Paxos (computer science)

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Paxos is a family of protocols for solving consensus in a network of unreliable or fallible processors. Consensus is the process of agreeing on one result among a group of participants. This problem becomes difficult when the participants or their communications may experience failures.[1]

Consensus protocols are the basis for the state machine replication approach to distributed computing, as suggested by Leslie Lamport[2] and surveyed by Fred Schneider.[3] State machine replication is a technique for converting an algorithm into a fault-tolerant, distributed implementation. Ad-hoc techniques may leave important cases of failures unresolved. The principled approach proposed by Lamport et al. ensures all cases are handled safely.

The Paxos protocol was first submitted in 1989 and named after a fictional legislative consensus system used on the Paxos island in Greece, where Lamport wrote that the parliament had to function "even though legislators continually wandered in and out of the parliamentary Chamber".[4] It was later published as a journal article in 1998.[5]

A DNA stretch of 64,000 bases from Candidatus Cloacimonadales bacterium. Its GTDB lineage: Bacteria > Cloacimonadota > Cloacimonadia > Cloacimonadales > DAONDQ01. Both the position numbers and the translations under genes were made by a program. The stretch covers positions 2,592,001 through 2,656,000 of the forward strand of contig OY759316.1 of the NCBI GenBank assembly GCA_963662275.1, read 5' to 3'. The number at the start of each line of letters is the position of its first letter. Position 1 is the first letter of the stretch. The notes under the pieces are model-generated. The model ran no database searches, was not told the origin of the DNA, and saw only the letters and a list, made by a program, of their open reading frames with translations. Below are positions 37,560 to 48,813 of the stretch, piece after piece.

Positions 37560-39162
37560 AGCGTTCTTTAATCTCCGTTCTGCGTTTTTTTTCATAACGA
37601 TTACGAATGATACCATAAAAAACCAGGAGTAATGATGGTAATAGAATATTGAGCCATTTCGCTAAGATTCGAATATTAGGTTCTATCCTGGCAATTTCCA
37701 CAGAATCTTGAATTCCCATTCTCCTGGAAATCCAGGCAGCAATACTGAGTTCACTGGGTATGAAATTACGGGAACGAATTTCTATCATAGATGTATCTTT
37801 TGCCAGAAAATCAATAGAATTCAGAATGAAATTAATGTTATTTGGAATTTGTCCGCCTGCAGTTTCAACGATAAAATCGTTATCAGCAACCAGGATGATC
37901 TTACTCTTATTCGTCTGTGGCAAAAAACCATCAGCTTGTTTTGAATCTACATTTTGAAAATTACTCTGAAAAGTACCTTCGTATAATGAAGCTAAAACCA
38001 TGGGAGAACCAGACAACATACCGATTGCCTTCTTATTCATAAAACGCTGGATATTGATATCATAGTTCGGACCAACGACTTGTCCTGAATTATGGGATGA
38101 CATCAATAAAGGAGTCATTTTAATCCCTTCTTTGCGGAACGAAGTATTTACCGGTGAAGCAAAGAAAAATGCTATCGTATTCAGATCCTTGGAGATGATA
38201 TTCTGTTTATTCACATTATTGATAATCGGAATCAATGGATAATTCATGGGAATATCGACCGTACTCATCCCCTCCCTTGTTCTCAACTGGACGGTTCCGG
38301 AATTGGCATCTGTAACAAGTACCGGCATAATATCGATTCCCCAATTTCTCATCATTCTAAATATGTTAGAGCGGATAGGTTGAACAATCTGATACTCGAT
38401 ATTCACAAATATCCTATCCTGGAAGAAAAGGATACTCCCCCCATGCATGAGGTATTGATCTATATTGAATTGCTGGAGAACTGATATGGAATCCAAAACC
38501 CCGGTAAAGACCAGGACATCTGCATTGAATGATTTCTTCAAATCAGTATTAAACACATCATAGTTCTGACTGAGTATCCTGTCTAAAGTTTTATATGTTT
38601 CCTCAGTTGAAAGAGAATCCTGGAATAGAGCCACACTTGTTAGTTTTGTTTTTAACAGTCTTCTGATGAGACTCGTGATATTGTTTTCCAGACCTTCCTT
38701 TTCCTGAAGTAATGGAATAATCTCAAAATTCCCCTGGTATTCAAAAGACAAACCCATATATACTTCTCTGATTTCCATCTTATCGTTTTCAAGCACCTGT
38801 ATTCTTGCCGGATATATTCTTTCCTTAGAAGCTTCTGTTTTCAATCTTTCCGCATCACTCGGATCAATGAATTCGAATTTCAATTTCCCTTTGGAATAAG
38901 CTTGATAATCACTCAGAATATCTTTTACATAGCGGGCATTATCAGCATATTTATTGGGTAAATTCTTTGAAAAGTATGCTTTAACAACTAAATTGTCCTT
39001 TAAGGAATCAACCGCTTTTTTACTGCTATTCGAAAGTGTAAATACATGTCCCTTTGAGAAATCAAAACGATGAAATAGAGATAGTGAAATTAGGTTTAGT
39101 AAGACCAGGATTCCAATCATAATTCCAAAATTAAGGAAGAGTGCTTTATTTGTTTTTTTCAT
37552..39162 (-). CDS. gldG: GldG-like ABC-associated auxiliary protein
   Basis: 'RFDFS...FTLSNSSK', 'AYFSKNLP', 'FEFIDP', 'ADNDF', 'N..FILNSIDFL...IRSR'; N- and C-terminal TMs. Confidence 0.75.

The Paxos family of protocols includes a spectrum of trade-offs between the number of processors, number of message delays before learning the agreed value, the activity level of individual participants, number of messages sent, and types of failures. Although no deterministic fault-tolerant consensus protocol can guarantee progress in an asynchronous network (a result proved in a paper by Fischer, Lynch and Paterson[6]), Paxos guarantees safety (consistency), and the conditions that could prevent it from making progress are difficult to provoke.

Paxos is usually used where durability is required (for example, to replicate a file or a database), in which the amount of durable state could be large. The protocol attempts to make progress even during periods when some bounded number of replicas are unresponsive. There is also a mechanism to drop a permanently failed replica or to add a new replica.